Family is key in addressing social media-led depression

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Family is key in addressing social media-led depression

Dubai/Sharjah - Psychotherapy and family intervention are important in cases where youngsters have voiced their desire to end their lives.


Dhanusha Gokulan

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Published: Sun 23 Dec 2018, 10:13 PM

Immediate family intervention, psychotherapy, and medication in some cases are vital tools families and parents can use to treat depression that is driven by social media.
Following the incident involving the 20-year-old Indian girl in Sharjah, who said she would post a video of her suicide bid on social media, Khaleej Times spoke to a few psychiatrists to determine tell-tale signs and action plans that parents can take note of.
Dr Binu Balan, head psychiatrist at Al Fasht Medical Centre, said: "Youngsters in this age group are very vulnerable as they might be coping with several social and psychological issues. They tend to have an ongoing problem with depression, and the chances of extreme distress are most likely."
According to the doctor, psychotherapy and family intervention are important in cases where youngsters have voiced their desire to end their lives.
"Depending on the case, ranging from moderate to severe, some youngsters should be given medication, too. This needs to be monitored as depressive patients tend to overdose," Dr Balan added.
Mohammed Yousef, a specialist psychiatrist at Aster Clinic - Al Muteena, also said social media-led depression cases are few and far between, however, it's not entirely uncommon.
"There is a lot of job-related distress and anxiety cases that we deal with. However, in the case of children with social media anxiety, if children show slight behavioural changes, parents must be on the alert. In severe cases, immediate medical attention is required," Yousef said.
Dr Balan added: "In the case of tell-tale signs, reactions from patients will be very visible. Youngsters will look withdrawn and distressed. Parents and friends must be alert as well, as there are so many consequences if we don't pay attention to a cry for help."
Speaking about monitoring social media use, Dr Balan said it would depend on the media or gadget usage policy at home. "It is good if parents and family know about these things," he added.
The doctors said communication between all members of the family is important as it provides a secure environment for the young.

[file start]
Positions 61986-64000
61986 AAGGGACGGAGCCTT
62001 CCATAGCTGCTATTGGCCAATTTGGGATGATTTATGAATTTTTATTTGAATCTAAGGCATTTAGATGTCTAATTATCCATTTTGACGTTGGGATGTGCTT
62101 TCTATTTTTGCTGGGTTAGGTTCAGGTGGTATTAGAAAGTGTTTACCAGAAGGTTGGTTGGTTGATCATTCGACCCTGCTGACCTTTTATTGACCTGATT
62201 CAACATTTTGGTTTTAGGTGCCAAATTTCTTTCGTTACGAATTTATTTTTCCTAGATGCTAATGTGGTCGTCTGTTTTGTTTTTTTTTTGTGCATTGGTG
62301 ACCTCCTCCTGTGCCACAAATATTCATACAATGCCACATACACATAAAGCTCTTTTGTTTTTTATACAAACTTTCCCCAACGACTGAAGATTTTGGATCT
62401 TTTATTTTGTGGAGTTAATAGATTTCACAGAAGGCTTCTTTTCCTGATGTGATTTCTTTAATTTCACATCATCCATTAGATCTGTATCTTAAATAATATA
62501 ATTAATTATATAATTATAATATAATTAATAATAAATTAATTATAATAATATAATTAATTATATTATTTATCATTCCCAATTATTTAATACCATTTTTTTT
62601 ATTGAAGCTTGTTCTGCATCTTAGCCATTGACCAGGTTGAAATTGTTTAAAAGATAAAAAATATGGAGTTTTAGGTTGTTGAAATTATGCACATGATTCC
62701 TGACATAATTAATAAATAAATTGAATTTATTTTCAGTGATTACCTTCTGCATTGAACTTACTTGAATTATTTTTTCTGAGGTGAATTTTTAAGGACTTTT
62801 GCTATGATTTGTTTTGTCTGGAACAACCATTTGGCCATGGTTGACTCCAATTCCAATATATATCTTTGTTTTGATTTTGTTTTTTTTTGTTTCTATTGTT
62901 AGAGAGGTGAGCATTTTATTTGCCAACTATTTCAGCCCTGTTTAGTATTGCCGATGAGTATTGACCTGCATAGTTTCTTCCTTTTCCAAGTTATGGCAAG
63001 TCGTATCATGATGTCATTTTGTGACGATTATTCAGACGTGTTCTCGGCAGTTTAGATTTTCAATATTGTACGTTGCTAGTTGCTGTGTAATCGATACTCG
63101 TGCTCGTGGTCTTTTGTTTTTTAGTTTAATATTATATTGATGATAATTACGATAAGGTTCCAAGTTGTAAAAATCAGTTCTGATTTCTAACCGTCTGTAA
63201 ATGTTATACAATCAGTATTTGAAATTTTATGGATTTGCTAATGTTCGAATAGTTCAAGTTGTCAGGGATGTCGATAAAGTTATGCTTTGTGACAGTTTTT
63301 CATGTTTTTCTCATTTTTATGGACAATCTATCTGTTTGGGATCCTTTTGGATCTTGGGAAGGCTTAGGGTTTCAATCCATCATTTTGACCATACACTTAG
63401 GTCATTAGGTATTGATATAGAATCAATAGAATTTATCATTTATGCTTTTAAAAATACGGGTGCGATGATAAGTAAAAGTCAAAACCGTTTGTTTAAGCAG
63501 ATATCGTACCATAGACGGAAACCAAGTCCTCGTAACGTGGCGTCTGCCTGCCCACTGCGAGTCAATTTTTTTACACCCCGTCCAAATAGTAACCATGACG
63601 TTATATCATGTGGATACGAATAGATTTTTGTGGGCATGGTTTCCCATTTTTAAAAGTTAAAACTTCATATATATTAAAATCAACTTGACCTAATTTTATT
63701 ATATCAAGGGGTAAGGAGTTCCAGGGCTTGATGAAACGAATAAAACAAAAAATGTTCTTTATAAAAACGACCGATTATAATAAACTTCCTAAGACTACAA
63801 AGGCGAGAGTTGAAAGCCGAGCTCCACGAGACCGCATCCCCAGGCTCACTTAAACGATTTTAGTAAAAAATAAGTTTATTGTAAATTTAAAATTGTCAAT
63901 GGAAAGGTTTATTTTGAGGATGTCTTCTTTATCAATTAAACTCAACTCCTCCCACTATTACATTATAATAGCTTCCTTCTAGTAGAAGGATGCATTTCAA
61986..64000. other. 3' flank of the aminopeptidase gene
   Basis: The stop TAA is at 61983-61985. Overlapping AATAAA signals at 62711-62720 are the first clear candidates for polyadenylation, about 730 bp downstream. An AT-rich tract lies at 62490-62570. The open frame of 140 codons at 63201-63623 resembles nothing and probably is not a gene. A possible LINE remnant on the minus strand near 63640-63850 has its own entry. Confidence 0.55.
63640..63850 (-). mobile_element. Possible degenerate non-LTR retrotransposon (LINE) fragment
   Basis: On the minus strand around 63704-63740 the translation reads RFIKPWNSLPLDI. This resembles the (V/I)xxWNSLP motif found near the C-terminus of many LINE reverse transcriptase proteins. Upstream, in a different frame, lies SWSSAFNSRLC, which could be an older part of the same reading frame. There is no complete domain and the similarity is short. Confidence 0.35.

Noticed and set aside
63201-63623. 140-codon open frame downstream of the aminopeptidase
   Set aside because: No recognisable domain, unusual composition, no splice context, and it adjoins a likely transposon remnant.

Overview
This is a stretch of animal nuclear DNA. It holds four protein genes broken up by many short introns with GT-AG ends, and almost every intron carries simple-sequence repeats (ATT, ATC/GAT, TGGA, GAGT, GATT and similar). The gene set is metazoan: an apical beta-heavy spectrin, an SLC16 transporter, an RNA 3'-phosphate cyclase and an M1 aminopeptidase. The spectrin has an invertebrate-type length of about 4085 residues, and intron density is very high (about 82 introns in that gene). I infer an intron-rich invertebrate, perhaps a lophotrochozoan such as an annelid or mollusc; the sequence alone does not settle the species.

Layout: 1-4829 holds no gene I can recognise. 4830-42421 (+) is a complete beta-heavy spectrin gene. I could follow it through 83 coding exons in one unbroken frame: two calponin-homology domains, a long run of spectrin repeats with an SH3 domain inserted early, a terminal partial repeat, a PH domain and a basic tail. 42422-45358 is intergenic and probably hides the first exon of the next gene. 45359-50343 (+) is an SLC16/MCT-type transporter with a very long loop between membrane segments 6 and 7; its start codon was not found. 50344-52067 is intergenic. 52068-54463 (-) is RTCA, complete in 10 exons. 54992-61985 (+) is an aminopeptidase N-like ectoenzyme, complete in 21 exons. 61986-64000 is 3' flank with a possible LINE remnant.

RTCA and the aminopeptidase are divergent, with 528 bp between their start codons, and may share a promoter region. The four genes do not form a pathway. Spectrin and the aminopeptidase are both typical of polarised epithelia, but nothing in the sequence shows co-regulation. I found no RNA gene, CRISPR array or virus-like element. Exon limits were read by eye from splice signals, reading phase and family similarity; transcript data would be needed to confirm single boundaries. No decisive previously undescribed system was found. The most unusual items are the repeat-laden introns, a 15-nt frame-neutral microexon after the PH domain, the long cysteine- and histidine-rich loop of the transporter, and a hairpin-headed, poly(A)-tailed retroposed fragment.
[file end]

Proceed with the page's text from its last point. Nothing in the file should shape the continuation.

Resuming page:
Social media anxiety
According to some experts, just being away from social networking websites for a few minutes can cause severe anxiety. 
Some of the tell-tale symptoms include interrupting conversations to check your social media accounts; lying to others about how much time you spend on social media; and withdrawal from friends and family.
Young people also suffer from a loss of interest in other activities; neglect work or school to comment on Facebook or Twitter account; and they also experience withdrawal symptoms when they cannot access social media accounts. 
Youngsters may also have an overwhelming need to share things with others on social media sites and have their phone with them at all times.
Patients may suffer from severe anxiety when they are not able to check their notifications, and it negatively impacts their lives.

Tell-tale signs of social media obsession and anxiety
The defining feature of a major depressive episode is a period of at least two weeks during which there is either depressed mood or loss of interest in nearly all activities.
In the case of children, one is more likely to see irritability than depressed mood.
The major symptoms of depression include:
> Feelings of hopelessness
> Loss of interest in normal daily activities
> Irritable mood
> Diminished self-care
> Insomnia or hypersomnia
> Fatigue or loss of energy
> Social media addiction
> Excessive guilt
> Difficulty in concentration
> Difficulty in making decisions
> Physical complaints: headaches, stomachache
> Isolation from friends and family
> Recurrent thoughts of death
> Suicidal thoughts, actions, or plans
> Significant weight loss or weight gain

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